While visiting an online forum, I found a question which went somelike this: I can’t believe my new ultra-zoom camera, it doesn’t have a sport-mode! How do I take sports pictures then?
This brings me to today’s topic, scene-modes. What is a scene-mode? In most cases, it is a preset or a bias for the automatic exposure (aka Program). Sports-mode usually chooses the fastest shutter-speed which would give a correct exposure. This is the same thing as choosing the largest aperture, which incidently is frequently called portrait-mode. Sometimes there are distinctions, like the sports-mode may boost the ISO, while the portrait will not.
Here are the important facts about scene-modes:
- Scene-modes control parameters of a camera such as aperture, ISO sensitivity and white-balance.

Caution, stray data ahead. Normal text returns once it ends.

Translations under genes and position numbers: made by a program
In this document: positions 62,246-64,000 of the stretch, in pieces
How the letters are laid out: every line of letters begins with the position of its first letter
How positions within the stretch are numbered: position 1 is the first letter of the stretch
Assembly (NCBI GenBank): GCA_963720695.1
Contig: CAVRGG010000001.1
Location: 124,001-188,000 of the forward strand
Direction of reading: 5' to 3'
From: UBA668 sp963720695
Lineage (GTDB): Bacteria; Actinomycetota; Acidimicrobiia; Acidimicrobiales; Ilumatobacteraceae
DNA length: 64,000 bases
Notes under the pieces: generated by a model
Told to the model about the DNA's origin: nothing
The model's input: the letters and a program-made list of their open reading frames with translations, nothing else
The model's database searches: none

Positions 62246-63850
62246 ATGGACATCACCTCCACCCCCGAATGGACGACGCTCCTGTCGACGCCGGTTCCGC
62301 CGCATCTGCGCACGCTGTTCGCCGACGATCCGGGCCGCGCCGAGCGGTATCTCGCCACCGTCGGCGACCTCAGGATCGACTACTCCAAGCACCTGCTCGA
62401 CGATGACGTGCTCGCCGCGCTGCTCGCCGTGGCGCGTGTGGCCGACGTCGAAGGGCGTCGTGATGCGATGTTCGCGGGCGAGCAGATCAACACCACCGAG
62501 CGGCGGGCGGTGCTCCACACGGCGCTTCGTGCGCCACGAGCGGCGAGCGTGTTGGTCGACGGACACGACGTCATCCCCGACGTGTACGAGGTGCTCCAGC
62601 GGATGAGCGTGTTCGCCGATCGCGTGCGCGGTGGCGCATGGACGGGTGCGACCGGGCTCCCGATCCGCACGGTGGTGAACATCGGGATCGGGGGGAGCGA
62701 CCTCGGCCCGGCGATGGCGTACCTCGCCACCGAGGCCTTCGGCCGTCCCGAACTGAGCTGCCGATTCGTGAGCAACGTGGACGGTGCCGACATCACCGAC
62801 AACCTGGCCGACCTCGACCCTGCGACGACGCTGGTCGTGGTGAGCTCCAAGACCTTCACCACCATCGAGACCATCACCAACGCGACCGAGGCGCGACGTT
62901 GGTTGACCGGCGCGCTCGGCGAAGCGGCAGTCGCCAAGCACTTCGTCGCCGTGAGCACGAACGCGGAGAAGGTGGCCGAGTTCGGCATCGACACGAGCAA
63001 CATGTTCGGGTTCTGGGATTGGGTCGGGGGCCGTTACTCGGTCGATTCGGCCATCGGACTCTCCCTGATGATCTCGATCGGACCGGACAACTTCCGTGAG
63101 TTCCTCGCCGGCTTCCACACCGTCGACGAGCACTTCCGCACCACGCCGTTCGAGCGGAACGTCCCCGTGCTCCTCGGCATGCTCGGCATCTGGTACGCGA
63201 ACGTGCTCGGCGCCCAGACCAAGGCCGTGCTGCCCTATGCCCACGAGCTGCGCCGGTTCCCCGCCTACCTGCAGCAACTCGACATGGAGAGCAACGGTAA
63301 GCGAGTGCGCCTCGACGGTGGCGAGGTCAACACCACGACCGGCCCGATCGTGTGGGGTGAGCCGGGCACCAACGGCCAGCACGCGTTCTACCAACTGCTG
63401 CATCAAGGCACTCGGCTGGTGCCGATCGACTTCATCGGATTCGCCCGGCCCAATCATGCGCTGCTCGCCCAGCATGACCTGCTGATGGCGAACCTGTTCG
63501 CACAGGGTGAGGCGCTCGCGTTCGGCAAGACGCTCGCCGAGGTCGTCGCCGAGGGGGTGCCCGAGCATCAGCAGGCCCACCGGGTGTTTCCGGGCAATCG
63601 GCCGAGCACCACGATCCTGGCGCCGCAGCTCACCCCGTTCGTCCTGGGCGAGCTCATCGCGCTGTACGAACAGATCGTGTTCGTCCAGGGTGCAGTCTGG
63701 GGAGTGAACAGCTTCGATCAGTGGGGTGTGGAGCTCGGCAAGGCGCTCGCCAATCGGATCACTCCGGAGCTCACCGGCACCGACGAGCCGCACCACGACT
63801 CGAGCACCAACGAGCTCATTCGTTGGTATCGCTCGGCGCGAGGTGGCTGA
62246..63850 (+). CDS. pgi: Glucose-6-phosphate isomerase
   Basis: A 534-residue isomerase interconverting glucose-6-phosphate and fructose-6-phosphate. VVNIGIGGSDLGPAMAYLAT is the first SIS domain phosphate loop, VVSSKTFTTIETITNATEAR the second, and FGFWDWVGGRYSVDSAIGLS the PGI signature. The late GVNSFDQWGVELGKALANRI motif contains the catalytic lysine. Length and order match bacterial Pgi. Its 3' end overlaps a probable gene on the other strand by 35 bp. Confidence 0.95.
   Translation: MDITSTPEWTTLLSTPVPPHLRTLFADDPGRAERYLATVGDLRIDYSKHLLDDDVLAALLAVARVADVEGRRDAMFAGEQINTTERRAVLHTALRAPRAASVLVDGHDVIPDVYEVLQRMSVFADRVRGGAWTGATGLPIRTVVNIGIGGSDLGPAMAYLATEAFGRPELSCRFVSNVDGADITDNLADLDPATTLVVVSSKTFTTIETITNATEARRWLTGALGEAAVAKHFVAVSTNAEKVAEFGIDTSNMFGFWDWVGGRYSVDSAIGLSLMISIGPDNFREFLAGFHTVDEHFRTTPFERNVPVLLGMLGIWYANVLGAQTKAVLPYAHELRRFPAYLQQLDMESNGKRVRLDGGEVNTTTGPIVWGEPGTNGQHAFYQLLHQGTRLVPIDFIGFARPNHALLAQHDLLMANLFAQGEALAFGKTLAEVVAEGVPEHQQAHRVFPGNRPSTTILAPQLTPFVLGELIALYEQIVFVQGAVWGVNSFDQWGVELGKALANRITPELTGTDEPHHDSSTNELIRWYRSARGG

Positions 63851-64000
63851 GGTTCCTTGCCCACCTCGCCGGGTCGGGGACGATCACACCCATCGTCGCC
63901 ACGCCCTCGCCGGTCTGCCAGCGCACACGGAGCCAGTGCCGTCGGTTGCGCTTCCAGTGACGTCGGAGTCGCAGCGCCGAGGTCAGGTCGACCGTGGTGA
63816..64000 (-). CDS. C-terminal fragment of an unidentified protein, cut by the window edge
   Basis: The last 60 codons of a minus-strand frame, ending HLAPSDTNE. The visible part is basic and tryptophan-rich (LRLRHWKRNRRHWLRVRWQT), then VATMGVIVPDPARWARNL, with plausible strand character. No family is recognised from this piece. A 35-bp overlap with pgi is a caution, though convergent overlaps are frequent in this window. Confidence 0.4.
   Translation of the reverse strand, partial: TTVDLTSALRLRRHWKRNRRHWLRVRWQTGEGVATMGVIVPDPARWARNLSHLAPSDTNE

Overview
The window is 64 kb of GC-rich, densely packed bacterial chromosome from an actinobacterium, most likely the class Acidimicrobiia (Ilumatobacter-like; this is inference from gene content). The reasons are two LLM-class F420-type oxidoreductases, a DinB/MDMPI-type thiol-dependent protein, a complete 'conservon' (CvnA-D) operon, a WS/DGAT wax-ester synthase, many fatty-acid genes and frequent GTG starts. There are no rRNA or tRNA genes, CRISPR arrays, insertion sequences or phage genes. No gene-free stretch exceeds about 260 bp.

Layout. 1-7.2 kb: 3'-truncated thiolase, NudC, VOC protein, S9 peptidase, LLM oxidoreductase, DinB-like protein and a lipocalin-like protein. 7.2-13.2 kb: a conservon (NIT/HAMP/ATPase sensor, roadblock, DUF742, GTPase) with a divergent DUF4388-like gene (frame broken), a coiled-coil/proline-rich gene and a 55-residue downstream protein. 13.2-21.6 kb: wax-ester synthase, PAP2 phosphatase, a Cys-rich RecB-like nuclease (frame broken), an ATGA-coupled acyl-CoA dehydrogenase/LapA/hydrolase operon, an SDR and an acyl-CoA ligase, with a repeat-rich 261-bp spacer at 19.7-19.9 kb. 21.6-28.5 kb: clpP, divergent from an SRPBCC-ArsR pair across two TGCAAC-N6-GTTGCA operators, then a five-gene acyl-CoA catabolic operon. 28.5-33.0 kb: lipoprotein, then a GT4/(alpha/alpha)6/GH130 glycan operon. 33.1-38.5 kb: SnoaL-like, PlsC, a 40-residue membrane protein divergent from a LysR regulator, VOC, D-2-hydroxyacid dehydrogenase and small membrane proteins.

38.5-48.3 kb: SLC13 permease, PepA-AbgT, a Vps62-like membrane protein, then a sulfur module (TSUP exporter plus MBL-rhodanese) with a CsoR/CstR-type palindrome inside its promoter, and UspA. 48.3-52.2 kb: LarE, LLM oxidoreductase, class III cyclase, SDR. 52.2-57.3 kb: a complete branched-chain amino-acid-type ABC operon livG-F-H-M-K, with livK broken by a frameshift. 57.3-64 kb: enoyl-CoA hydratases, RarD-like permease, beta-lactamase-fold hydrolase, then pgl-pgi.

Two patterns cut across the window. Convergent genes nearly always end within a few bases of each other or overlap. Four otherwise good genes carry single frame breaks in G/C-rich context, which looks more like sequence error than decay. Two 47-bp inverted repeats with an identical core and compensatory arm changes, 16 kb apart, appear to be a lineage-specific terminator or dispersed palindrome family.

- There are no absolute defintitions of scene-modes, each camera is free to decide what it does for a given scene-mode.
- Nearly all scene-modes can be replicated using full manual-controls plus image-parameters.
- A scene-mode sets settings for an adequate exposure while manual-controls allow deviation from the exposure calculated by the camera’s metering system.
For cameras with manual-controls, the value of having scene-modes is virtually none. They basicaly trade some automation for some unknowns. That is the reason I personally never use them. After all, my idea of the settings for a landscape picture may differ from that of my camera’s landscape-mode.
For cameras without manual-controls, scene-modes influence settings which have no direct controls. In such cases, scene-modes can be useful, specially when they do things like preset the focus to the hyperfocal distance or allow shutter-speeds longer than the automatic mode. Therefore, in the absense of manual-controls, scene-modes have greater value.
Some digital cameras have special scene modes which involve additional image processing like perspective correction, making people slimmer, swapping image colors and applying special effects. The value of these modes is really minimal since the photographer looses the picture as it was seen, plus these effects can also be done later using an image processing application such as Photoshop.